As for the immediate future, Mr. Hagerty said, “the real question is what happens this fall.” He foresees the probable temporary shift of some auctions to online and to smaller settings, perhaps in less populated areas and with audiences limited to registered bidders and sellers. In fact, early this month, the Petersen Automotive Museum in Los Angeles announced it would produce a “Virtual Car Week” in August to “maintain the global enthusiasm for Monterey Car Week in spite of Concours and event cancellations.”
Some traditional land-based auction houses have already tested those waters. Shortly after the Amelia Island event, RM Sotheby’s shifted its scheduled auction in Palm Beach, Fla., to online. In place of a printed catalog, the firm posted detailed descriptions and high-resolution images to the internet. Rather than crossing the block every few minutes, cars were available for bidding from March 25 to 28.
Despite the hasty changeover, the auctioneer racked up a respectable $13.5 million in sales, with nearly a dozen cars topping six figures and two-thirds of them selling through. Compared to Hagerty Price Guide values published in January, the median discount was only 2 percent.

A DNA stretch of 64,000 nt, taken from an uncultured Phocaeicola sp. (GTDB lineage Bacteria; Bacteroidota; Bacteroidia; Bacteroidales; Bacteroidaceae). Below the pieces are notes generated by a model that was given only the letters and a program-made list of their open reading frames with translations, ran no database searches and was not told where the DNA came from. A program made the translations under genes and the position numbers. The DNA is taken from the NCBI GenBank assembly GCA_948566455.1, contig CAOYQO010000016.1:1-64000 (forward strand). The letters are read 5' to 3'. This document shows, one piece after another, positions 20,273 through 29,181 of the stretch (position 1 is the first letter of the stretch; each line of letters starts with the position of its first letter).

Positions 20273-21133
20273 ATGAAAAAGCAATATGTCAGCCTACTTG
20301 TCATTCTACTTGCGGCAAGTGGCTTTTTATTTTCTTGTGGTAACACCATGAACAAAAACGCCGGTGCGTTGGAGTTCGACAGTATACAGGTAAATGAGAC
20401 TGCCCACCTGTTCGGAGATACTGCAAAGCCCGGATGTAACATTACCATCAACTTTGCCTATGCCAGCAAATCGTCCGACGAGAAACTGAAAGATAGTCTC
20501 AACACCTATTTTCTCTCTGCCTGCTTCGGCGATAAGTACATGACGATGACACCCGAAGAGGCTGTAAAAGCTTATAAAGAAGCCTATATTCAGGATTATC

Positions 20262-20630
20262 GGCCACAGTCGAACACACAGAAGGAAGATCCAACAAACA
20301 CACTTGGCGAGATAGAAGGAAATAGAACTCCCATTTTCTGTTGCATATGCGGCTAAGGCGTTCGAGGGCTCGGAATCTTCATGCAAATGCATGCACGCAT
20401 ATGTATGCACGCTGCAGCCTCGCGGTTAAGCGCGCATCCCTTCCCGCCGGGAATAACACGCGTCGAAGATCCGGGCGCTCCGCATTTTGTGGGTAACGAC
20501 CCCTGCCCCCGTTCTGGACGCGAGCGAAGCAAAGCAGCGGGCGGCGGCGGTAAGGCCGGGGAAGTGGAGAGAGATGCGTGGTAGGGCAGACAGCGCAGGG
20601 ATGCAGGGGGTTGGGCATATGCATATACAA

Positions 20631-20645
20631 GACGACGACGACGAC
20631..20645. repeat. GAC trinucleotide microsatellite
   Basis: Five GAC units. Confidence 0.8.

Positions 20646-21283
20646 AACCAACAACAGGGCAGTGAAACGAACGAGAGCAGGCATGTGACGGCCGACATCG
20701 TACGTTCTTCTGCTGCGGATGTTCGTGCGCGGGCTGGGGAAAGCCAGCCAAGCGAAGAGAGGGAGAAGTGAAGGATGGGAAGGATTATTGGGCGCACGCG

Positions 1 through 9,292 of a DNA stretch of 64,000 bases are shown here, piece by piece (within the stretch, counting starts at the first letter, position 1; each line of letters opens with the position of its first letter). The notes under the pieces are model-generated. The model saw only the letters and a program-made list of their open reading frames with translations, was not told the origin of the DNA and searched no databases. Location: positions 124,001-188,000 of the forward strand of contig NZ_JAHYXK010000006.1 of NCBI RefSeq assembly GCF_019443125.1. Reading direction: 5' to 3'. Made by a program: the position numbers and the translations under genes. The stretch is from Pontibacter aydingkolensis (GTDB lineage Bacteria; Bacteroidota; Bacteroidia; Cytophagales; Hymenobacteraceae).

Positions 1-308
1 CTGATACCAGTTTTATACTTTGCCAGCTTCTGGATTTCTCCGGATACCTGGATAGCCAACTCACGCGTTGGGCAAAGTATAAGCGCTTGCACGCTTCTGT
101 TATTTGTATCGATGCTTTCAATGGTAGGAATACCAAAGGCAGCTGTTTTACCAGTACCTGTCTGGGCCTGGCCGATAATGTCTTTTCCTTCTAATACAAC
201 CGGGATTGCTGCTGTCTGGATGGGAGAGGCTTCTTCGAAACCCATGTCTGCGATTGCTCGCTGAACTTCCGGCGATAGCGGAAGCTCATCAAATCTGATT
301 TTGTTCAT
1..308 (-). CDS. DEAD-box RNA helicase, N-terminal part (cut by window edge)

“We’re not seeing any fire sales,” said Michael Caimano, a senior motorcar sales specialist for the international auction house Bonhams. “We still have clients with wants, needs and interests.” Though the firm canceled its regularly scheduled Car Week auction in Carmel — typically the largest on its yearly calendar — it plans to stage an online auction on Aug. 14. The sale will take place over a single day with a live auctioneer in Los Angeles gaveling down the cars, displayed on video, in real time.
“Any market has ups and downs,” said Mr. Caimano, noting his firm’s strong showing at Amelia Island, where it sold some $22 million in cars, including an ultrarare Type 55 Bugatti, once owned by the Rothschild family, which fetched $7.1 million.
Mr. Hagerty said, “This isn’t a goodbye,” expressing the feelings of most who put off Car Week participation until 2021. “It’s a see-you-next-year.”